As poultry keepers we know that, despite our best attempts at biosecurity and no matter how carefully we keep our coops, occasionally something will evade our efforts and affect our flocks. A sweltering, high-heat day may induce deadly heat stress. Or bacteria unintentionally carried in from a visitor’s farmyard can cause life-threatening contagion. The predatory attacks can present a constant threat depending on where you live.
Our poultry suffer so many potential perils. How do we even sleep at night?
Still, by keeping a secure coop and restricting access to your birds, you do everything possible to keep out uninvited guests. But what if what’s affecting our chickens isn’t a guest but a fungus, an established presence in the environment?
Fungus Among Us
Fungi (the plural of fungus) are unicellular and multicellular organisms that thrive throughout the world. They do not rely on photosynthesis for energy but rather derive their nutrition directly from absorption. They secrete enzymes onto the surfaces they grow on, absorbing the nutrients those enzymes digest.
Taxonomists have identified approximately 100,000 varieties of fungus and believe there may be as many as 1.5 million in the world. While most of these are harmless to other living organisms, several are not. In specific conditions—darkness, temperature, and humidity are all crucial factors—these fungi can produce toxins called mycotoxins that can cause disease and, in extreme cases, death amongst our chickens.
Unfortunately, it is not easy to tell when a fungal disease affects our flock. Unlike viral or bacterial infections, fungal diseases for the most part do not cause such visible symptoms as sneezing, mucous discharge or lethargy. Diagnosis is usually done by microscope, often at the necropsy table.
If you sense a general unwellness amongst your flock, trust your instincts. Fungus may very well cause one of these five fungal conditions in your chickens.
Aflatoxicosis results from highly toxic mycotoxins produced by the fungi Aspergillus flavus, and Penicillium puberlum. These toxins are collectively called aflatoxins. They can establish a tenacious, extremely stable existence in poultry feed.
Afflicted birds display a lack of appetite, an unsteady gait and a tendency to lie down. Anemia and black or bloody diarrhea may develop. Aflatoxicosis has a high mortality rate, and necropsies will show enlarged kidneys and enlarged, discolored liver.
Most commonly caused by the fungus Aspergillus fumigatus, aspergillosis can affect all domestic and captivity-raised birds—your chickens, of course, but even zoo penguins are at risk. Younger birds are more at risk to this disease, which causes lesions in the lungs, air sacs and trachea, causing afflicted animals to gasp for air.
Chickens and pigeons may occasionally develop painful, itchy lesions on their skin as well as inflamed eyes. Aspergillosis will affect an entire flock versus a handful of birds, with a high mortality rate.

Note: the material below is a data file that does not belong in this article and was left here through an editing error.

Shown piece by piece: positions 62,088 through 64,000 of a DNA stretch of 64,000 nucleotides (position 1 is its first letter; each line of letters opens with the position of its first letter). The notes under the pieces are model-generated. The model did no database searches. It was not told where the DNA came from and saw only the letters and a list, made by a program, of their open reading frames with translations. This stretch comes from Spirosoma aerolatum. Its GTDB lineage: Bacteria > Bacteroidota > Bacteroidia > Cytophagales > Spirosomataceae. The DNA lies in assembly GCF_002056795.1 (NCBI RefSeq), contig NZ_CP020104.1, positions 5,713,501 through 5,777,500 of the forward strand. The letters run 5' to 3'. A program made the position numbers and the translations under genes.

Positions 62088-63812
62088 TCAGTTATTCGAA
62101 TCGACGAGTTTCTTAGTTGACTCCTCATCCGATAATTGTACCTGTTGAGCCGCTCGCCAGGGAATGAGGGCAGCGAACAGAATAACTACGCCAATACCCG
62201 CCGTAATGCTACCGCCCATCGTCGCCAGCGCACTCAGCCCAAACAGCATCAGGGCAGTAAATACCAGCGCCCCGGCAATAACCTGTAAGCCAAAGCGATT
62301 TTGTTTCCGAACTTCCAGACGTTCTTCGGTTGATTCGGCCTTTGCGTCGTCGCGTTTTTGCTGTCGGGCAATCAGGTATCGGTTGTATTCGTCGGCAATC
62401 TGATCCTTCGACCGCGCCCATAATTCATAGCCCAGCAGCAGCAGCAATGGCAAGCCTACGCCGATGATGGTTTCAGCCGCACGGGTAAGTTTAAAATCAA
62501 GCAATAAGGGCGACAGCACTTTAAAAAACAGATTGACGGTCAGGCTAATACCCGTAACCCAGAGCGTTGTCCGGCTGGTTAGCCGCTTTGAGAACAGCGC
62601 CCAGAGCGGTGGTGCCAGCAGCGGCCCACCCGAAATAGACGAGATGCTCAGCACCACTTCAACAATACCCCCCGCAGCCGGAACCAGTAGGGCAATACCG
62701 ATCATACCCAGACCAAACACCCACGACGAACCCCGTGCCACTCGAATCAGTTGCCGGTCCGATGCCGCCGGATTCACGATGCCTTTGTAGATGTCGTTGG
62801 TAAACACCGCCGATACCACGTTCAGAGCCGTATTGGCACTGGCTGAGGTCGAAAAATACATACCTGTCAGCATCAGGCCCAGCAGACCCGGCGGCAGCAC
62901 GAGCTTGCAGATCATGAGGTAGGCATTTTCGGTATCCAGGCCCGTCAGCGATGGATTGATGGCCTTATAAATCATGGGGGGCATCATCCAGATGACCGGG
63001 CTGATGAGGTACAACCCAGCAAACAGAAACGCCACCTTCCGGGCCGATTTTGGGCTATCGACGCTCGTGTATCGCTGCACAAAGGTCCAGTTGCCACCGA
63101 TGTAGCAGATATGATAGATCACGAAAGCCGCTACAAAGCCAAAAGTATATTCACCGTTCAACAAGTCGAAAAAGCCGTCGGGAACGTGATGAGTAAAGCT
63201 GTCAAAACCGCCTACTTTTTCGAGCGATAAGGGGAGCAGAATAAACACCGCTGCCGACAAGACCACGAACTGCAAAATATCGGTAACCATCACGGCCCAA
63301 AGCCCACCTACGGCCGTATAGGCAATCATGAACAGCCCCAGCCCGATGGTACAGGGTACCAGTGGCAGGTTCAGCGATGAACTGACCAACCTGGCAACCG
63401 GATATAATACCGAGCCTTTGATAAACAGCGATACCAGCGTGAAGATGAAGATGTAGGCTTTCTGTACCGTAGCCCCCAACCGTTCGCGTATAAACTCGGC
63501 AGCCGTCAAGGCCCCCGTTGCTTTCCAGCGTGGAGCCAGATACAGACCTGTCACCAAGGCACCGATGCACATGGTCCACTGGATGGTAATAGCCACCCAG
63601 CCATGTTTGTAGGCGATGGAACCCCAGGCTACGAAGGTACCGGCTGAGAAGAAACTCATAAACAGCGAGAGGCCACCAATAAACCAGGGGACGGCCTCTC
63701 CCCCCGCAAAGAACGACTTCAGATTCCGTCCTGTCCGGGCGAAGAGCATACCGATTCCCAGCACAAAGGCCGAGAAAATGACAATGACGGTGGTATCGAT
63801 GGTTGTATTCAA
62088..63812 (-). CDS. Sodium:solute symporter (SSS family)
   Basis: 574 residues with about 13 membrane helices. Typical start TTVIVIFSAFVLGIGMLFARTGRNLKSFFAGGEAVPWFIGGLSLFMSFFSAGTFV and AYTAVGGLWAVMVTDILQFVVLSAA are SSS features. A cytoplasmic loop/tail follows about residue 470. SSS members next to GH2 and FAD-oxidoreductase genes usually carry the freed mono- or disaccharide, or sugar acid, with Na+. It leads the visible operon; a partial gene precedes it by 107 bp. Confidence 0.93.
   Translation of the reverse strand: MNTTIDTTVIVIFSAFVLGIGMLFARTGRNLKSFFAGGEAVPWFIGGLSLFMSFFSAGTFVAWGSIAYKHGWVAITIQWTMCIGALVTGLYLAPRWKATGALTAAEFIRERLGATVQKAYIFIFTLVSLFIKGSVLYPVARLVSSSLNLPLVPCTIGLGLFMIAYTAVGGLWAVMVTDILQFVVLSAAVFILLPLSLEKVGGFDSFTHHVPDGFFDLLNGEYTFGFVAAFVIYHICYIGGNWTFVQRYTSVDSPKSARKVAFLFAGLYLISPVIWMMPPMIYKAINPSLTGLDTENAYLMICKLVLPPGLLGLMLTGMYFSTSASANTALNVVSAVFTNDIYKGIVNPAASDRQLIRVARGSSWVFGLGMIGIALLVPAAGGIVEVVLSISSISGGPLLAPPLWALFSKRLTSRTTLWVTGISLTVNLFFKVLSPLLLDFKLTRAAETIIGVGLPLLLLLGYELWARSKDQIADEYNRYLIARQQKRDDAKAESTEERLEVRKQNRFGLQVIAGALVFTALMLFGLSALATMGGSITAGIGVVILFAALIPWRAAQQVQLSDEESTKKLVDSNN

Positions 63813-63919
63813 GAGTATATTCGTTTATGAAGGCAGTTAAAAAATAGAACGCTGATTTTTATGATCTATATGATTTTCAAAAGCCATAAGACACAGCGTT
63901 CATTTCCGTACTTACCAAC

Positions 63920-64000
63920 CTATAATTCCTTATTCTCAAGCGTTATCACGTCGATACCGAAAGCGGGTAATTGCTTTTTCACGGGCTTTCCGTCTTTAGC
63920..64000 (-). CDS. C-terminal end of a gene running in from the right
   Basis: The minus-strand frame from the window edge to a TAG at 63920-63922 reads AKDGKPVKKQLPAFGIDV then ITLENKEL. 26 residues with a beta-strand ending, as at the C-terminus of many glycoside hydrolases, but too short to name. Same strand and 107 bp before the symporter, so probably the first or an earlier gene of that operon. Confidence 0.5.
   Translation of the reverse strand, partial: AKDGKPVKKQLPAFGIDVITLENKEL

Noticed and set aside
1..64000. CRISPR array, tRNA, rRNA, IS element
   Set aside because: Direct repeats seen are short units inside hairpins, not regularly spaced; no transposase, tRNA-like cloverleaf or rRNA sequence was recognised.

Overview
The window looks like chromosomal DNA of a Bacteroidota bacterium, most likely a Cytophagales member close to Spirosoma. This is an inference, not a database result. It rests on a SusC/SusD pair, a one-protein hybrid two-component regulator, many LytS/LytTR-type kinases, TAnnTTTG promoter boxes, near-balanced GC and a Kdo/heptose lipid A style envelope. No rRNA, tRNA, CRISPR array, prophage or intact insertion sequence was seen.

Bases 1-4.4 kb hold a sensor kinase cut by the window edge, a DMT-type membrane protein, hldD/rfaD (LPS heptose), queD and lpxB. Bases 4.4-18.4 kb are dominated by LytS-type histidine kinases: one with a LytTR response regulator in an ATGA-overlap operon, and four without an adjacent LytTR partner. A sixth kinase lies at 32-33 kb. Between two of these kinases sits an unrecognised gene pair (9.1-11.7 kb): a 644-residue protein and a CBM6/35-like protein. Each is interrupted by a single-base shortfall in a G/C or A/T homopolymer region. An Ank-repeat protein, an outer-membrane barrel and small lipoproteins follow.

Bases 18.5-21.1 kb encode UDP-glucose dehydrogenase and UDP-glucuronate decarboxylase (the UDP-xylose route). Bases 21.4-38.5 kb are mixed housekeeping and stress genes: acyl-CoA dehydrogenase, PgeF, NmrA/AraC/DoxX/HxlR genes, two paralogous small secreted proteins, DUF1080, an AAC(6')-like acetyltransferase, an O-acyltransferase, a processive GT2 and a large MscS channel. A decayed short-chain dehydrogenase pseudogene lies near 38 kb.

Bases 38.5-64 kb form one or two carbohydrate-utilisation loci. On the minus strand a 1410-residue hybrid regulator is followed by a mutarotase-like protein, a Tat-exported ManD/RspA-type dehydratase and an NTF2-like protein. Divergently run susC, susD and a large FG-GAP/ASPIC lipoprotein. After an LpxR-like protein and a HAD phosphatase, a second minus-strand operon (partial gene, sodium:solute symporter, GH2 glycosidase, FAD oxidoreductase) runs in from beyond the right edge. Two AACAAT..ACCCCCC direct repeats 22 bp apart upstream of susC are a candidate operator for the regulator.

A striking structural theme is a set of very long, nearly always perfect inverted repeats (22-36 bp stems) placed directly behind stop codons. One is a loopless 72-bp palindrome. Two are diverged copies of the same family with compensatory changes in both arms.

Also known as thrush, candidiasis is caused by Candida albicans, a saccharomycete fungus more commonly called yeast. C. albicans typically resides within the gastrointestinal tract of animals (including humans), participating in the digestive process and kept in check by the presence of beneficial bacteria.
Candidiasis typically occurs when long-term antibiotics have been used. These antibiotics not only kill off harmful bacteria but the helpful flora as well. This allows C. albicans to flourish unchecked.
Candidiasis can be identified by the thick, bright-white mucus that coats a chicken’s tongue, mouth and esophagus. Oral mucus produces a characteristic strong, fruit-like odor. Fortunately, candidiasis can be treated with an antifungal, Nystatin, available via prescription from a veterinarian.
This group of toxins results from many different types of fungus, including Trichothecium, Trichoderma, Stachybotrys and Fusarium. Trichothecenes can adversely affect any animal, from chickens to humans.
These toxins are most commonly associated with spoiled grains such as oats, corn, barley, wheat and sorghum. When continually ingested by chickens, the mycotoxins cause weight loss, decreased appetite and a drop in egg production. Trichothecenes can cause cysts on birds’ feet and legs, as well as ulcers in their mouths.
Produced by such fungi as Gibberella zeae, Fusarium cerealis and Fusarium crookwellense, the zearalanone mycotoxins are commonly found in improperly stored animal feeds and cereals.
Zearalenone exposure is pernicious. It is an estrogenic toxin, meaning it attacks the reproductive systems of the afflicted animals. Zearalenone’s mechanisms are not yet fully understood beyond the fact that it severely affects reproduction. Afflicted hens will experience a decrease in egg production and develop peritoneal and oviductal cysts, detected at necropsy.
As dangerous as these fungal conditions may be to your flock, you can easily prevent a dangerous fungus from reaching your chickens. First and foremost, store your poultry feed in an airtight container in a dry environment. Humidity can encourage the growth of fungus.
Never feed your flock any feed, scratch, kitchen scraps or other edibles that contain mold or appear clumpy or fuzzy. Dispose of these well away from where your flock ranges.
Establish a routine schedule that involves the thorough cleaning and sanitizing of all of your feeders, including feed lines and feed-storage containers. Buy your feed from a trusted source and regularly inspect your feed grains, especially corn.
If you live in a region known for high humidity, consider using feed additives such as zeolites, clays and propionic acid to control the growth of fungus in your feed.
Finally, frequently clean your coop. Replace moist, soiled litter with fresh, dry bedding to reduce the possibility of fungus establishing itself in your flock’s living quarters.